Author: Katsurou Shimizu PM
Which leads to abandoned project #XYZ. (A reminder piece for myself not to fall into that trap again.)Rated: Fiction T - English - Words: 687 - Reviews: 5 - Favs: 6 - Published: 10-09-12 - Status: Complete - id: 3064277
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It begins innocuously enough. After a productive evening that yielded 1600 words, you pat yourselves on the shoulder and say, "Well done, writer. Give yourself a break. Don't write tomorrow. You earned it."
The following day, more often or not the weekened, you head out to the cinemas and enjoy two hours of mindless action fest. You head back home and sprawl yourself on the bed, sleeping your afternoon away. Your mind marvels at this feeling, the feeling of freedom, free of the burden of not being expected to crank up scene after scene with carefully chosen words every single day. Novelty that accompanies initial creation wears out quickly. The alarm bells ring in your head. Still, you brush them aside. "Nonsense," you say to yourself. "It's not a burden. I love writing. There's a really emotional scene that I will be writing tomorrow. I just need a rest to charge up my engines."
Then came tomorrow, probably a Sunday. You start up the computer, and after you arrive at the desktop screen you realized that your engines needed another round of charging. Besides that scene is really emotional, you definitely wouldn't do justice to it if you wrote it while not in peak condition. Excuses, a voice says at the back of your head. You just want to skip hard work part of writing. You are reaching the stage where you would rather watch paint dry than grind out words in the editor. Remember, you are like a marathon runner; once you stop, you are going to find it difficult to get the momentum to start again.
Wise words, but you rebuke. It's just another day, what difference would it make? You then proceed to start up the favourite computer game then you hadn't touch for a month. The feeling of freedom returns, stronger. "Damn, I missed conquering the world and gaining levels. Screw that main protagonist and his family issues. Screw his angsty behavior."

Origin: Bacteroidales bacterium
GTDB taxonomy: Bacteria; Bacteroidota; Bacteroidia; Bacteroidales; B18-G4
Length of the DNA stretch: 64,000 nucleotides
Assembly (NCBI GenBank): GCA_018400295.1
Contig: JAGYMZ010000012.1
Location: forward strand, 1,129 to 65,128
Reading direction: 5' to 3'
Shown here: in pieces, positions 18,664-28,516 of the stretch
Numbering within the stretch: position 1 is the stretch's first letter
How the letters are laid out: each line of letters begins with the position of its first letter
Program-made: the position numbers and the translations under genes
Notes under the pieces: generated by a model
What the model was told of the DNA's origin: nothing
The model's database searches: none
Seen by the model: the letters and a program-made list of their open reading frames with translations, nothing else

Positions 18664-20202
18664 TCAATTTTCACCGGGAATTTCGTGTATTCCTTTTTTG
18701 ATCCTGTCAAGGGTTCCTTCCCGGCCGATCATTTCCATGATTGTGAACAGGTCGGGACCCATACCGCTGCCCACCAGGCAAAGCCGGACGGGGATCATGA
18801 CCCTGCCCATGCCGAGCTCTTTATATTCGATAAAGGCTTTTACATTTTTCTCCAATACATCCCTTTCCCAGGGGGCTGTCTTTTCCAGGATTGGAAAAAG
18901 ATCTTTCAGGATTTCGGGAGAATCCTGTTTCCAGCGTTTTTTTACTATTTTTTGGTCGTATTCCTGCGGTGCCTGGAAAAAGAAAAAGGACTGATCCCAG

You play deep into midnight.
Monday arrives. You wake up, feeling blurry. Images of the computer game continue to play out in your head.
"You got to write the thing now. You promised."
Grumbling, you start up the editor, continuing where the text had left off. To your horror, what seemed like a tear-inducing event merely a month ago during planning stage, now irked you completely. You gave it a try nonetheless, bu the words wouldn't come. Even if they did, you would erase them and replace them with another and erase them again...
What the heck is going on? Why can't I get into that writing spree again? After sitting your arse numb on the chair for a good two hours, only four hundred words accumulated, and they consisted of unconvincing description, excretable dialogue and strange actions.
What's with the ghost plunging down the sky, his arms spread out wide like a cringe-worthy Titanic moment? What's with him acting like a fool in front of his two mourning brothers? (Its a way to mask his personal grief and intensify it at the same... SHUT UP! What a bunch of bull) And to top it all off, you try to go all poetic with "Always beautiful. Those brilliant red hues" for the sunset. Not prose that would get nominated for the Nobel Literature Prize, but it does the job. Then you have to fuck it up by adding "Always frustrating. Those f #$%$# traffic jams". As if the reader didn't know what those symbols stand for, and don't go telling me that it's for PG purposes. When you start using vulgarities, it's an indication that you have lost it, clear and simple.
Your mind wants out. Your mind wants that recently tasted freedom, the freedom of gaining experience points, of slashing enemies and rescuing allies. Now that's pure ecstasy! No need for hard work. Imagine, after that you could probably head out and watch another flick that your friends have recommended highly. Better than
Sitting down and writing a crapfest that you didn't care for.
You sigh. That's number twenty to thrown into the list of uncompleted symphonies.
You abandon the project.